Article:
If you have to live in the city because of work or relatives, I recommend being prepared to defend yourself and getting out of dodge at the first sign of trouble.

We’ll discuss this idea more tomorrow. And take a look at a single strategy for feeding your family and establishing strong financial footing in a post-collapse economy.

 


More Signs That the Great Collapse Is Upon Us. Take This 10 Survival Items That Sell out After a Crisis!

By Pat Henry

It could be your worst nightmare. A disaster happens and for some reason, you aren’t prepared at all. In a panic, you drive to the local store only to rush through the front doors and see row upon row of empty shelves. The survival items you need are gone, already picked over with nothing left except items of no practical use to you like cake decorating icing and gift cards.

Scenes like this happen all the time to people all over the world, but as preppers your job is to make sure it doesn’t happen to you. Your family should be preparing well in advance of any potential disaster and we have many posts that outline simple steps you can take now to be more prepared in the future. But let’s just play along with the scenario above.

If you had only one chance to make it to the store, what items would disappear first? If you were in a race with your neighbors to get anything you could before the stock was gone, which items would you need to throw into your shopping basket?

Items that sell out after a crisis

In a lot of ways, the crisis will dictate to some degree which items sell fastest, but we can imagine that in every crisis, power will be off. This fact dictates most of what will appear in the list below. I want to go over each item and give my reasoning for why you should have these items now or in some cases, what you can have on-hand as an alternative so that you aren’t that guy staring at an empty store wondering how you can use shoe laces in a survival situation.

Generators

A backup source of power is not something most of us think about (before we prepped anyway) until we hear that eerie sound of silence when every electric device connected to the wall goes dead. In my house, I have backup batteries on my computers so as soon as the lights go out, the fridge stops running and any ancillary devices stop, I begin to hear an annoying beep. That beep is telling me I only have about 10 minutes before my computer shuts off to save any work, but it also signals that we are no longer connected to the power grid in a meaningful way.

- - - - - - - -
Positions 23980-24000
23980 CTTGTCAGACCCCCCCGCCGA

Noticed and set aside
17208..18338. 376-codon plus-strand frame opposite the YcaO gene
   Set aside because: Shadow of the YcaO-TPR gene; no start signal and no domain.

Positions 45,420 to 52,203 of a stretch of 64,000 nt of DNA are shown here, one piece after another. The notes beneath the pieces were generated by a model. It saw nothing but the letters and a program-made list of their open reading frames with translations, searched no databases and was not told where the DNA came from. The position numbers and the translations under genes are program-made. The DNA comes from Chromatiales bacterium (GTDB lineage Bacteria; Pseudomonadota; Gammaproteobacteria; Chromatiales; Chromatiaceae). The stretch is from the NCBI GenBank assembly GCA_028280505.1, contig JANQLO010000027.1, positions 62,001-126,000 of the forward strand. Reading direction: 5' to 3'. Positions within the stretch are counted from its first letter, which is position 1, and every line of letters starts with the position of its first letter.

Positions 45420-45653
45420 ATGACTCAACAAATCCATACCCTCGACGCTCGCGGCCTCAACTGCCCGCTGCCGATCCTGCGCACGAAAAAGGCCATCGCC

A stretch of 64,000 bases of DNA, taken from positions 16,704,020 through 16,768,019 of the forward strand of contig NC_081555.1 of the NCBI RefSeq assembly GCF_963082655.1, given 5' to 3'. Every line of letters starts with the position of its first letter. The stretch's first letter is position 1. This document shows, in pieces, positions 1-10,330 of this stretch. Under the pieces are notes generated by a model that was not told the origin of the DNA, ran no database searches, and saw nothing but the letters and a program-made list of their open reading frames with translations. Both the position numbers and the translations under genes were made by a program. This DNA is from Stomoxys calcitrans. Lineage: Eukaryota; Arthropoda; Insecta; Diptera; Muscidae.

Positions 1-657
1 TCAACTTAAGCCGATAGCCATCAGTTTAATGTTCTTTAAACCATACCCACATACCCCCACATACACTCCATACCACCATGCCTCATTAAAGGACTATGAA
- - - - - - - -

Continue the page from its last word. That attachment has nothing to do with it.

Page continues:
Generator sales always peak after a disaster and I have heard stories of people fighting in parking lots over them. The day the hurricane rolls into your town is not the day to try to go to the big home improvement store and get a generator because it is likely too late. If you think you need backup power for emergencies, set aside time and budget now to get a model that will work for you. Most generators will not power your entire home, but a decent sized portable generator can power several lights, charge devices or one to two small appliances. These are great for just the essentials to keep you going. But you should ensure you have plenty of fuel on hand also.

Alternative: In lieu of a generator, you can use a power inverter and your car’s engine to do the same thing. You may even use less fuel and will certainly cause less noise.

Extension cords

So, you have a fancy generator running outside but you need to connect your devices to it. Extension cords are always in short supply after a disaster because people forget they need to get power to the other end of their home or across the street to a neighbor’s house. A few 50 to 100 feet medium duty extension cords will help you bring the power into areas and away from the noise of the generator.

Weather Radios

When the TV is out and so is the internet, people naturally revert to the good old radio for information, entertainment and comfort. A weather radio is usually purchased because most like the Eton FRX3 Hand Crank NOAA AM/FM Weather Alert Radio have a crank that you can use to power the unit instead of batteries. This will ensure you can listen to local broadcasts or even emergency weather alerts without the need for power. Well, you supply the power.

Batteries